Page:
PolitiFact Georgia and PolitiFact Virginia both exhibited an average Truth Index value above one standard deviation for Republicans, (the only states where Republicans have made more true statements than false ones) while Oregon and Wisconsin’s averages are lower than one standard deviation. Again, this could mean that Georgia’s and Virginia’s Republicans are more honest than everywhere else in the nation. But it could also mean that the Atlanta Journal Constitution and the Richmond Times-Dispatch employ fact-checkers with a Republican bias.
I thought it was interesting that both Wisconsin’s Democratic statements and Republican statements averaged below one standard deviation compared to statements made by fellow Democrats and Republicans in other states. I think this is at least partially due to the heated rhetoric due to the labor fight in that state, and specifically to the local and judicial elections that followed. As I published in Part 2, statements about elections (workings of government) and personal attacks tend to be rated false across the board, no matter which party makes the statement.
How does the national version of PolitiFact rank against the states in terms of the Truth Index?
For Democrats, PolitiFact National averages very close to the state average. For Republicans, PolitiFact National scores much lower than the state average. Since the National branch of PolitiFact tends to analyze statements with a national policy scope more than the state branches do, one can look at this fact a couple of different ways. One is that Republicans with a national scope lie more often than their state and local counterparts do. Or, PolitiFact National has an anti-Republican partisan bias. Or perhaps it could be due to some other factor. Maybe Republican pants-on-fire ratings drive more traffic to the website through links on Facebook and liberal blogs, and PolitiFact’s editors could be motivated to sample more of these statements than other types.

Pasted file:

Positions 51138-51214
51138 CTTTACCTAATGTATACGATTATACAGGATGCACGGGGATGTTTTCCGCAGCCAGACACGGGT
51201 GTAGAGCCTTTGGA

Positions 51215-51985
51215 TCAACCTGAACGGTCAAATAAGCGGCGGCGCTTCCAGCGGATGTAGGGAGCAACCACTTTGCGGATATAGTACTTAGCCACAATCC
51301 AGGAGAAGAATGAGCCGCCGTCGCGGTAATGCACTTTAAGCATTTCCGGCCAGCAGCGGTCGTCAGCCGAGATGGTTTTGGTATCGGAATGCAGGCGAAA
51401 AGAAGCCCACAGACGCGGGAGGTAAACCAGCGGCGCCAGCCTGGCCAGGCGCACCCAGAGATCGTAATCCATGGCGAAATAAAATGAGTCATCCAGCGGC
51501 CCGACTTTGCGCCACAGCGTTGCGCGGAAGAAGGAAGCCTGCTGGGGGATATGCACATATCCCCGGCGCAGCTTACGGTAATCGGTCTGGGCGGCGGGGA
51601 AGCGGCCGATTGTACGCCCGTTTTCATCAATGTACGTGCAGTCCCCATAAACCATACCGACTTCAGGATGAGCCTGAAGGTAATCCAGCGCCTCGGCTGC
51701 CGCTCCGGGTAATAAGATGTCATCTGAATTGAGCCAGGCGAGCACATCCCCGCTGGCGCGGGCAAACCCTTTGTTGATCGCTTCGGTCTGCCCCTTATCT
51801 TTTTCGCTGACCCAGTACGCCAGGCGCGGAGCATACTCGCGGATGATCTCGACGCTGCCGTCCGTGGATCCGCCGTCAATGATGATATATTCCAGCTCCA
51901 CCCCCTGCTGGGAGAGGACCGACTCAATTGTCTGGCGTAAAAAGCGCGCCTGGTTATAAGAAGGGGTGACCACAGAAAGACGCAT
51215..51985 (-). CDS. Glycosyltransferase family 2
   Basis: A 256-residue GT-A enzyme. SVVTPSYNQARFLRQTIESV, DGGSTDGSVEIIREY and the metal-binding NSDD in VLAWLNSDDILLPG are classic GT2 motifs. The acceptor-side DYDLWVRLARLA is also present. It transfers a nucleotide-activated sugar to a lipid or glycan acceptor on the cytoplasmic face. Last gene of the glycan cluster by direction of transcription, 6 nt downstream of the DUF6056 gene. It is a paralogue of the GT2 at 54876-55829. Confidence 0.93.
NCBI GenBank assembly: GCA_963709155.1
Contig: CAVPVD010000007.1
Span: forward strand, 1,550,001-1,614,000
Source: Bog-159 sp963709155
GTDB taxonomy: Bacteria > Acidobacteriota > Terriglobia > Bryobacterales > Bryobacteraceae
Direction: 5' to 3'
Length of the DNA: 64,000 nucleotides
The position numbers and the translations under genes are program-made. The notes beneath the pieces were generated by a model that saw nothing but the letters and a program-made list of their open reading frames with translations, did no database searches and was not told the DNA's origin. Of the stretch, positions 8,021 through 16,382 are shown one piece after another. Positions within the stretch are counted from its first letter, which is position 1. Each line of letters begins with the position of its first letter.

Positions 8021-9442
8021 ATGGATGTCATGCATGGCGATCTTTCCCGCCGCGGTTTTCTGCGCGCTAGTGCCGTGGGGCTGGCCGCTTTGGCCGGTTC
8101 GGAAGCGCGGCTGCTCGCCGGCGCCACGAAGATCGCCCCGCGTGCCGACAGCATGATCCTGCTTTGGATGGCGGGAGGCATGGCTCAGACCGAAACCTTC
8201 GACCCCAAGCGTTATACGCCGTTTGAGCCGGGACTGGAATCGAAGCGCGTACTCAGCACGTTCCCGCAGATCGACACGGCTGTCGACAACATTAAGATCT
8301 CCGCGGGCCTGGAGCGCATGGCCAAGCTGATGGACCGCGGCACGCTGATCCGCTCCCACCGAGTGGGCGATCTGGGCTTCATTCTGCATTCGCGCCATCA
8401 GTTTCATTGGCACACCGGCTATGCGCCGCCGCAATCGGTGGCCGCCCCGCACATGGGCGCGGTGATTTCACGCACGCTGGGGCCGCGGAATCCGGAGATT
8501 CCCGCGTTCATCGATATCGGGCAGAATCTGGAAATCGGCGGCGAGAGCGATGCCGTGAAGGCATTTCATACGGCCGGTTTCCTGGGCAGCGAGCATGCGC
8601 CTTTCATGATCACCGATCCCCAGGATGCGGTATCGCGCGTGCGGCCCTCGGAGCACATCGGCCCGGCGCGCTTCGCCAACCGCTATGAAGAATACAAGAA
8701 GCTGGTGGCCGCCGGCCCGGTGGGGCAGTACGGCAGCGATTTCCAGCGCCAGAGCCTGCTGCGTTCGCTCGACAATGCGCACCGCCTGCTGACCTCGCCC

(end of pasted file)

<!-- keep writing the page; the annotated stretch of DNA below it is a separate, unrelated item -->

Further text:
The debate about PolitiFact won’t subside, but I do think that the website is a useful mythbusting tool even if it does have a selection bias.
Next: Politicians versus political commentators
Tuesday, May 03, 2011
Republicans lie. On average, more than Democrats. At least according to the statements analyzed by PolitiFact.com. But do they lie at a uniform rate across any given policy statement? Are there some subject matters where Democrats are more likely to stretch the truth than Republicans are? I had to find out.
I categorized each statement into a fairly broad policy subject based not only on the words of the statement, but also on the point that the statement is trying to make. If the politician is saying something about Medicare, for instance, the intent of the comment might be to urge hospitals to improve care (in which case the statement would be in the Health Care category), or the intent might be to reduce the cost to the government (in which case the statement would be placed in the Government Spending category).
My PolitiFact database breaks each statement down into one of twenty subjects. The distribution of these subjects is shown in the pie chart below.
Recently the biggest subject of discussion has been issues related to government spending as both sides have waged budget battles over the amount of federal money distributed to government programs. Similar subjects have also been popular such as debt/deficit, taxes and the economy. (If a statement refers to both taxes and spending, it is counted as a statement about the debt/deficit).